LEONARD SIPES: Sure.
BILL BURRELL: I had a discussion with one of our judges in New Jersey years ago and his favorite sentence was to put somebody on probation until the restitution is collected. So all he wanted was the money. He wanted to get the money to the victim of the crime.
LEONARD SIPES: Right.
BILL BURRELL: He really didn’t want the person being supervised by a probation officer.
LEONARD SIPES: Right.
BILL BURRELL: But I, and I suggested to him there was another mechanism in our criminal code that enabled us in probation to collect that money for him and hold that person accountable without me having to devote a professional probation officer to that case. He said, “Gee, I had no idea.” Well, so shame on me too, you know, that we weren’t really educating folks about the implications of those probation sentences and then also that there were other mechanisms within the criminal code to accomplish the objective that he was looking to accomplish.
LEONARD SIPES: So in the final four minutes, basically what you’re saying, Bill, is that we, within the criminal justice system throughout the country, need to have a very powerful examination as to how we conduct business, how we do what we do, and if we’re unwilling to do something else with lower level individuals then at least give us the resources, the caseloads, the treatment resources, the training, the money to do it well.
BILL BURRELL: Yes. But I would first argue that we need to look at the front end of the system, the whole criminal processing up to the point of sentencing, diversion of low-risk offenders, presentencing into treatment programs if they need them, really begin to sort through that pile of offenders coming into the system and figure out who’s really dangerous, who are we really scared of, who really needs to be punished by going to prison, who are those people with serious problems that need to be supervised by probation officers to get them into treatment and so on. And that group that I call the chaff, the low-risk, minor offenders that we’re just mad at, we’re not scared of, we’re just mad at them, let’s not push them father into the system. Let’s find other ways of dealing with them in the community so that the caseload of a probation department is really moderate and high-risk people. The low-risk people for the most part never get there.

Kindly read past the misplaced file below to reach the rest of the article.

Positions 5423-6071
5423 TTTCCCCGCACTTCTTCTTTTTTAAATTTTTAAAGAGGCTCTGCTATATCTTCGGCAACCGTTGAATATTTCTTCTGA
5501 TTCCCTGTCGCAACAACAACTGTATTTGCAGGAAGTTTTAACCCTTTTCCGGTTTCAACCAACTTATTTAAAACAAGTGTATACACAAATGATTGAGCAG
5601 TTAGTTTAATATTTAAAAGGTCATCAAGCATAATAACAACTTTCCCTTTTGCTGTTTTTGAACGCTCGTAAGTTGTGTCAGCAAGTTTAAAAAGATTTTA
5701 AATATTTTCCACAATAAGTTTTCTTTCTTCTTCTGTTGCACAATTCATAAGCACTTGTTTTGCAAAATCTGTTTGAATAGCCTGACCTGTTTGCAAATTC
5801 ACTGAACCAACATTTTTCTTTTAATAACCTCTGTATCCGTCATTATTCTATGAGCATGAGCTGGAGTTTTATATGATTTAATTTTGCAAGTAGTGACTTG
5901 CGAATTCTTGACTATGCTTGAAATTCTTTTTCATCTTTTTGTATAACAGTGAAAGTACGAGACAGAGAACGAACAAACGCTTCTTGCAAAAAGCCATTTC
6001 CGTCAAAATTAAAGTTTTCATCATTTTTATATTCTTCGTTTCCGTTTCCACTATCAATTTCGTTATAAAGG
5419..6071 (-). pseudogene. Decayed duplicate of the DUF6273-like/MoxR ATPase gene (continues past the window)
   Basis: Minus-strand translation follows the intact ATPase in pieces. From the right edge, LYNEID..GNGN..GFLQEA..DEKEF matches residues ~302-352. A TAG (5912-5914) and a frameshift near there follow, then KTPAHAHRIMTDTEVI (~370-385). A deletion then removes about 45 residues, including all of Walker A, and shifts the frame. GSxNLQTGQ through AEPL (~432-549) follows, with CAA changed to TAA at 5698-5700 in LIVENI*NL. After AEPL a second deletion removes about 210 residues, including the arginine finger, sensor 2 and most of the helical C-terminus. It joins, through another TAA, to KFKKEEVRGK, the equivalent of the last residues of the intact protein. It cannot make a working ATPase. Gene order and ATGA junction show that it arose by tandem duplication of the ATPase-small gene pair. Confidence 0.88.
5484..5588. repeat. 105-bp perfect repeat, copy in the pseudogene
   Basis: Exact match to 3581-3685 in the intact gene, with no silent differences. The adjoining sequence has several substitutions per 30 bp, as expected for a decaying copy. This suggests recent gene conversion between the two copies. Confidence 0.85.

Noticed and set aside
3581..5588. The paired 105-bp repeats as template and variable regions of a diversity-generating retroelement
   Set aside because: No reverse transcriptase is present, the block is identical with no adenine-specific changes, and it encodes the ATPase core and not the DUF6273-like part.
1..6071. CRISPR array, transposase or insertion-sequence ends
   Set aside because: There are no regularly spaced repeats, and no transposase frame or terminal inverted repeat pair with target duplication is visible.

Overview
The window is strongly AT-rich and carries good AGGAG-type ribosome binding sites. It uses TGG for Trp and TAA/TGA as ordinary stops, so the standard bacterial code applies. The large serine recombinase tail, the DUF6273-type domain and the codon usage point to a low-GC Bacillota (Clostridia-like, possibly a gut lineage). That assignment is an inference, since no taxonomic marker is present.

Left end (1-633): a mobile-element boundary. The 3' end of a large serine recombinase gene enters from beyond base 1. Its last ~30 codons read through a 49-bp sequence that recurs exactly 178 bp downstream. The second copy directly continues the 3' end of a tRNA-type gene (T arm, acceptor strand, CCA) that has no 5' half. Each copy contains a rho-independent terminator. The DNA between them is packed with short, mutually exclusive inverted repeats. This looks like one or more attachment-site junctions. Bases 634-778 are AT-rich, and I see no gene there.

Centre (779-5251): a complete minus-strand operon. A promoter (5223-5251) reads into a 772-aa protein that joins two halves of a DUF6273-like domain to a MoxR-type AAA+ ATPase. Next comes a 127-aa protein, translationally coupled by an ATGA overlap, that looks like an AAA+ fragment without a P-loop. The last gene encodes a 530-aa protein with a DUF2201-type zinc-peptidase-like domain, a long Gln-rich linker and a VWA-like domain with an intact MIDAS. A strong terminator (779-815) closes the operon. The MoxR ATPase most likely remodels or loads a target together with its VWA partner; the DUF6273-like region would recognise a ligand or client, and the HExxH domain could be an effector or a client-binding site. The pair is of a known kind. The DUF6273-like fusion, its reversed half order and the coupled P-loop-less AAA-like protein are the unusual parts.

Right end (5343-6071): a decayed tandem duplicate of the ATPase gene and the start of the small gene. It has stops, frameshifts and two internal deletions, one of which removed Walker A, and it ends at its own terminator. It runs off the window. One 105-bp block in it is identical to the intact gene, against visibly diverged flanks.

And that means a much more systematic, disciplined sorting process in the presentencing arena so that we’ve taken them out as much as we can so that what we’re left with is the people who really do need supervision. And then when you begin to think about the justice reinvestment side of things, because you go back a couple years, the Pew Public Safety Performance Project published a report, it talked about the amount of money, how the corrections dollar is allocated, and 12% of the corrections dollar was going to probation and parole, even though we have 70% of the population. Most expensive parole supervision was 7,000 dollars a year. And the average prison
BILL BURRELL: Prison cost –
LEONARD SIPES: Yeah.
BILL BURRELL: Was six or seven times that. I said, “I don’t –”
LEONARD SIPES: Yes.
BILL BURRELL: “I don’t even want all of that difference. Just give me, just double what I’m getting and I could do amazing things.”
LEONARD SIPES: The bottom line between it, the bottom line is that our people within parole and probation throughout the country want to do a good job, they’re dedicated to what they’re doing, they’re very important to our public safety, they’re very important to limiting the expenditures of tax paid dollars, they’re dedicated to justice reinvestment, they’re dedicated to evidence-based practices, they simply want a decent shot of doing that job well. That’s the bottom line, correct?
BILL BURRELL: Absolutely. You don’t stay in the field of probation and parole for very long if you’re not interested in helping people. And what we’ve found out from the research on burnout, for example, is that it’s not working with the offenders that burns out probation and parole officers; it’s impossible policies and procedures and organizational structures, which includes very large caseloads, that effectively prohibit them from doing the job that they came in to do.
LEONARD SIPES: Bill, it’s a fascinating conversation. As always, I invite you back to the microphones any time, because you provide a sense of clarity from the field that sometimes we don’t hear from the national organizations. Ladies and gentlemen, our guest today has been Bill Burrell, independent corrections management consultant and author. You can reach at William, W-I-L-L-I-A-M.B-U-R-R-E-L-L at comcast.net. Ladies and gentlemen, this is DC Public Safety. We appreciate your comments, we even appreciate your criticisms, and we want everybody to have themselves a very, very pleasant day.